Attorneys representing hundreds of women who claim they were sexually abused by former longtime USC campus gynecologist George Tyndall announced an $852 million settlement of lawsuits against the university Thursday, describing the resolution as the largest of its type ever reached against a university.
The settlement includes an $842.4 million resolution covering 702 plaintiffs, while a separate agreement involving a handful of other plaintiffs totaled more than $9 million, bringing the overall deal to $852 million.
“This historic settlement came about through the bravery of hundreds of women and girls who had the courage to stand up and refuse to be silenced,” said attorney John Manly, whose firm represented 234 of the 702 plaintiffs in the main settlement. “We appreciate the diligent efforts of the survivors’ attorneys who worked with us to obtain this measure of justice and healing. The enormous size of this settlement speaks to the immense harm done to our clients and the culpability of USC. It is the direct result of a billionaire-dominated Board of Trustees that placed fundraising, prestige and the `USC Brand’ above the safety of vulnerable female students. It is the sincere hope of all of the survivors that the legacy of this settlement will cause a dramatic change in this toxic culture.”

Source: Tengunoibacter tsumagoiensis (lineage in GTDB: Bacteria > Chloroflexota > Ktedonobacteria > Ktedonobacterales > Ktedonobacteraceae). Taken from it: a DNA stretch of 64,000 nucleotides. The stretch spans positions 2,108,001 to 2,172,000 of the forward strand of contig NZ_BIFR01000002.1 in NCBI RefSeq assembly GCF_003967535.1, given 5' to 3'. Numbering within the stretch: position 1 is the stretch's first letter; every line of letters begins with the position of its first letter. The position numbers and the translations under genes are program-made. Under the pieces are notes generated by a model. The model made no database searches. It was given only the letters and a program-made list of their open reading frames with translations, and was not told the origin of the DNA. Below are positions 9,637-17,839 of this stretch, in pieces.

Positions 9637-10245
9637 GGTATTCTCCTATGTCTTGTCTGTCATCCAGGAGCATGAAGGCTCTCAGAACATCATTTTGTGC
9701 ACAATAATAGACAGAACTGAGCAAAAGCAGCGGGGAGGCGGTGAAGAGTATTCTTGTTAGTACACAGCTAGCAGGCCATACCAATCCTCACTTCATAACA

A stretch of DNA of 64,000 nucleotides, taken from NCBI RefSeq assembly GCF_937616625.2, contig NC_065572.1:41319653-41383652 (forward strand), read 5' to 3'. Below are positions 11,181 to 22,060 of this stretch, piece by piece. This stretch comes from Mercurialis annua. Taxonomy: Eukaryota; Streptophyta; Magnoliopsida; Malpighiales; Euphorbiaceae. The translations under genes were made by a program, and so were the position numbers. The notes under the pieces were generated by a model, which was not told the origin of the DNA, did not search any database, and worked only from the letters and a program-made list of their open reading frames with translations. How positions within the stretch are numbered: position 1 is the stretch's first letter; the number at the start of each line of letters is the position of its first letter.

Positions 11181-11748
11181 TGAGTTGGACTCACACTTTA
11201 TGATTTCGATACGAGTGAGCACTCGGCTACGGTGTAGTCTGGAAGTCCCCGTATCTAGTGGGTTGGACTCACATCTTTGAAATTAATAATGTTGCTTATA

USC President Carol Folt released a statement in response to the settlement, saying, “I am deeply sorry for the pain experienced by these valued members of the USC community. We appreciate the courage of all who came forward and hope this much-needed resolution provides some relief to the women abused by George Tyndall.”
Rick Caruso, chair of the USC Board of Trustees, which has already ratified the settlement, conceded that the university “fell short by not doing everything it could to protect those who matter most to us — our students — and I am sorry for the pain this caused the very people we were obligated to protect.”
USC officials had repeatedly denied allegations of a cover-up relating to Tyndall and have said that in response to the scandal, new protocols were implemented at its Student Health Center to ensure any complaints are investigated and resolved by appropriate university officials and authorities. Additionally, the university said it has hired female, board-certified physicians and introduced patient education materials about sensitive examinations.